Nassau: Outreach in wake of Sandy
Long Island's youngest residents are lending a helping hand in superstorm Sandy's aftermath.
Many local schools have coordinated outreach efforts in recent weeks to collect everything from nonperishable food to cleaning supplies for those affected.
In Shoreham, Miller Avenue and Wading River elementary schools joined forces for "Kids Helping Kids," a collection drive that stockpiled bottled water, diapers and toiletries. The district's bus drivers donated their time to take the goods to the neighboring William Floyd school district in Mastic Beach, which was among the Island's hard-hit South Shore areas.
"This is a powerful way to help children learn that we are all one community," Miller Avenue principal Louis Parrinello said. "The students were excited to be a part of this. They made a real difference in a community that is just down the road from our own district."
In Medford, student-athletes at Patchogue-Medford High School collected donations of food and toiletries from shoppers exiting local Stop & Shops and Giunta's Meat Farms. The donations consisted of 10 truckloads of food and nearly $1,000 -- all of which benefited the Lighthouse Mission in Bellport.
In North Babylon, the Students for a Better World and Renaissance clubs coordinated a post-storm buffet Nov. 14 in the high school cafeteria for community members.
In Center Moriches, middle and high schoolers combined efforts to prepare 375 peanut butter and jelly sandwiches for those affected by the storm.
"We hope our efforts helped those that needed it most, and that the students gained a new respect for how fortunate or unfortunate many families were," said Center Moriches' Class of 2016 adviser Jessica Tucker, who coordinated the idea with co-worker Andrea Cavaliere.
Stewart Manor Elementary School recently combined physical fitness and math learning through a Prediction Marathon, with 150 students trying to predict how long it would take to run nearly 1 mile through the school's neighborhood -- and then testing the predictions.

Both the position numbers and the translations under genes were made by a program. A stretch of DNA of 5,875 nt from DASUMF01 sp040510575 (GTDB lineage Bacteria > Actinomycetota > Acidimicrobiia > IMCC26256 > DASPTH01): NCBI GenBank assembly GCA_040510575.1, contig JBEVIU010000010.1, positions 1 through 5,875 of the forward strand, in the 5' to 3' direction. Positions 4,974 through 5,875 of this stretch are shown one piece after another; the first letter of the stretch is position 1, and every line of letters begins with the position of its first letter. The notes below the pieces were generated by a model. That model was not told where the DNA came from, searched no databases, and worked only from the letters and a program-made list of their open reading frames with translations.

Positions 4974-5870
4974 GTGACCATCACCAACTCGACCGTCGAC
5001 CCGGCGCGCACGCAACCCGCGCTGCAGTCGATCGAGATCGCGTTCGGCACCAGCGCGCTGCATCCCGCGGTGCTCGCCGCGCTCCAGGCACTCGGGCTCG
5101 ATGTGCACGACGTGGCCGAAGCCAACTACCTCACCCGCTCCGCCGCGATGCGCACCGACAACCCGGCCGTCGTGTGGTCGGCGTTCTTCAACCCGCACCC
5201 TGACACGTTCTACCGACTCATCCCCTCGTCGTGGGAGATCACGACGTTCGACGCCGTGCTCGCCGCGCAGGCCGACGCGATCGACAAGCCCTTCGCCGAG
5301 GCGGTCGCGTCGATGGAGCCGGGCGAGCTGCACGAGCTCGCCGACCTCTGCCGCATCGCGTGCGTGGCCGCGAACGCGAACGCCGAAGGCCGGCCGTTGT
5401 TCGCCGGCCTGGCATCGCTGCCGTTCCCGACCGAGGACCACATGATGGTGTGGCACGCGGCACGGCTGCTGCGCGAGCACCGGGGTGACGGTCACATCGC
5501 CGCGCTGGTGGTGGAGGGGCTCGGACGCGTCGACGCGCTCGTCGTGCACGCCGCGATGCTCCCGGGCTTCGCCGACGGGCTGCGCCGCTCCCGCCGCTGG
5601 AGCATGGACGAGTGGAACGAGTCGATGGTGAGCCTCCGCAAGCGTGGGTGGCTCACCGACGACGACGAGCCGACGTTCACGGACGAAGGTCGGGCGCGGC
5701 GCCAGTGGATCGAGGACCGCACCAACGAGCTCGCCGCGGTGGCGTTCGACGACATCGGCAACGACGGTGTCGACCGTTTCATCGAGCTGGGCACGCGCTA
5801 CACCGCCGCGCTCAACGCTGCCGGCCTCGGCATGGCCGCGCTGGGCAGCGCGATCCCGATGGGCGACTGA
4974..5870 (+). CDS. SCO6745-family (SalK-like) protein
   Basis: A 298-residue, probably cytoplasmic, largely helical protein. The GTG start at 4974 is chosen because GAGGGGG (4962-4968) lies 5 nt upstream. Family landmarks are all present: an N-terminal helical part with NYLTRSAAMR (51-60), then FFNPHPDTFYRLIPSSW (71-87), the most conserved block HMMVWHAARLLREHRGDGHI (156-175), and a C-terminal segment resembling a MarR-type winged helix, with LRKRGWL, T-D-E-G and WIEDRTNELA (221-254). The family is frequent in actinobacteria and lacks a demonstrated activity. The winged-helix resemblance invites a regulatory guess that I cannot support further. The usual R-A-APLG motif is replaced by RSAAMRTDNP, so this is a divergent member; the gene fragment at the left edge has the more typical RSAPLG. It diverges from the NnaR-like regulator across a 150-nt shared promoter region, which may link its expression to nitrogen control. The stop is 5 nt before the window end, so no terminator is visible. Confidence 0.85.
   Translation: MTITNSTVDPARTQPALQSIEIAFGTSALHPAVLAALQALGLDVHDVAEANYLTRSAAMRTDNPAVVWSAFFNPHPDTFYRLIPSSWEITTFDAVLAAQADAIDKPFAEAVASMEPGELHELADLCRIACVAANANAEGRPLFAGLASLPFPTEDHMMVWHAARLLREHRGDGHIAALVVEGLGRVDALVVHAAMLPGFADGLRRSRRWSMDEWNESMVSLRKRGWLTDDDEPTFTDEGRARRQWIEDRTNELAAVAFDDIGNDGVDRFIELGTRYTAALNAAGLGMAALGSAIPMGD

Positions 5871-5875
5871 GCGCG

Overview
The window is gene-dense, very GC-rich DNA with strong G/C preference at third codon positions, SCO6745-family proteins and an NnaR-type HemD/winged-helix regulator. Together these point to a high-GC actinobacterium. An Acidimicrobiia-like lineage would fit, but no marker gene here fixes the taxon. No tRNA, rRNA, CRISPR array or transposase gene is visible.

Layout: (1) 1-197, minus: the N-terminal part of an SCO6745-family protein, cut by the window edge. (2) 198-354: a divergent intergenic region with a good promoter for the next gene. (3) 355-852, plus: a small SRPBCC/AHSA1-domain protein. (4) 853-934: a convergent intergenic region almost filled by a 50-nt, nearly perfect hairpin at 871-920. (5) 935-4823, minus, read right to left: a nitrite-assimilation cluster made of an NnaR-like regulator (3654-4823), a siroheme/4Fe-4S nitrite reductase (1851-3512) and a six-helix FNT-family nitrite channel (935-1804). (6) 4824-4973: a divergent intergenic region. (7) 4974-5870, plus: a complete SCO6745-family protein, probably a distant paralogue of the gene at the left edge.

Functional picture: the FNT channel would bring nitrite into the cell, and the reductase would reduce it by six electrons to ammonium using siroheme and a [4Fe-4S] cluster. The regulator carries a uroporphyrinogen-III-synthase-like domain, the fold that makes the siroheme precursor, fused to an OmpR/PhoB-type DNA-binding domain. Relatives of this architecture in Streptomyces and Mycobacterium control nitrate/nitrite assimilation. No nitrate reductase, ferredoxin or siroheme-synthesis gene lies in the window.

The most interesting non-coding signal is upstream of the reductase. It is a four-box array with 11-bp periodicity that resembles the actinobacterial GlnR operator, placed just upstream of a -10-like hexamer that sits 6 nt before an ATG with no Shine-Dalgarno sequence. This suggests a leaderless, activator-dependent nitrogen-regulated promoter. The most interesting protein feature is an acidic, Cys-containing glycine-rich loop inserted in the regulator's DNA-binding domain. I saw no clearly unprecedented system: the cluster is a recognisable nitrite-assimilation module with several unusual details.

The children who participated sought pledges from family and friends to benefit the American Cancer Society. During the event other students in kindergarten through third grade waved pink pom-poms alongside the route.
"We are working on building students' cardiovascular endurance, as well as teaching them how to choose and maintain an appropriate pace when they are running," physical education teacher Pete Kaczenski said.
Sea Cliff Elementary School kindergartners have experienced the thrill of becoming first-time authors.
During a publishing party the children wrote or illustrated an original story on their personal experiences, families or weekend activities.
"The more detailed their designs and illustrations are at this young age directly correlates with how detailed their writing skills will be in later grades," kindergarten teacher Michelle Callahan said.
In other news, Sea Cliff recently hosted a weeklong visit from the National Circus Project that culminated with a student show of plate-spinning and devil stick manipulation.
$5G for YES
The districtwide physical education initiative encourages kids to collect pledges from family and friends and then participate in an in-school marathon course.
In other news, Massapequa High School will host a public viewing of three panels of the AIDS Memorial Quilt from 7:30 to 8:30 p.m. Thursday in recognition of World AIDS Day.
Many Long Island schools recently honored residents who have served or are serving in the military through events held in recognition of Veterans Day.
In Hampton Bays, elementary and middle school students held a flag ceremony to honor Anthony Galgano, a World War II veteran who moved to the area in 2006. Fifth-graders Julia Strobel and Christopher Barros recited the Pledge of Allegiance, sixth-grader Ella Marcus sang "The Star-Spangled Banner" and seventh-graders Collette Levine and Grayson Cherubino read Galgano's biography.
In Stony Brook, 50 fifth-graders from New Lane Memorial Elementary School in Selden performed a musical celebration for some 300 residents at the Long Island State Veterans Home to thank them for their contributions and sacrifices.
In Long Beach, middle school students teamed up with the Kiwanis Club to create a "Field of Honor" of commemorative flags that will remain on display through Dec. 7.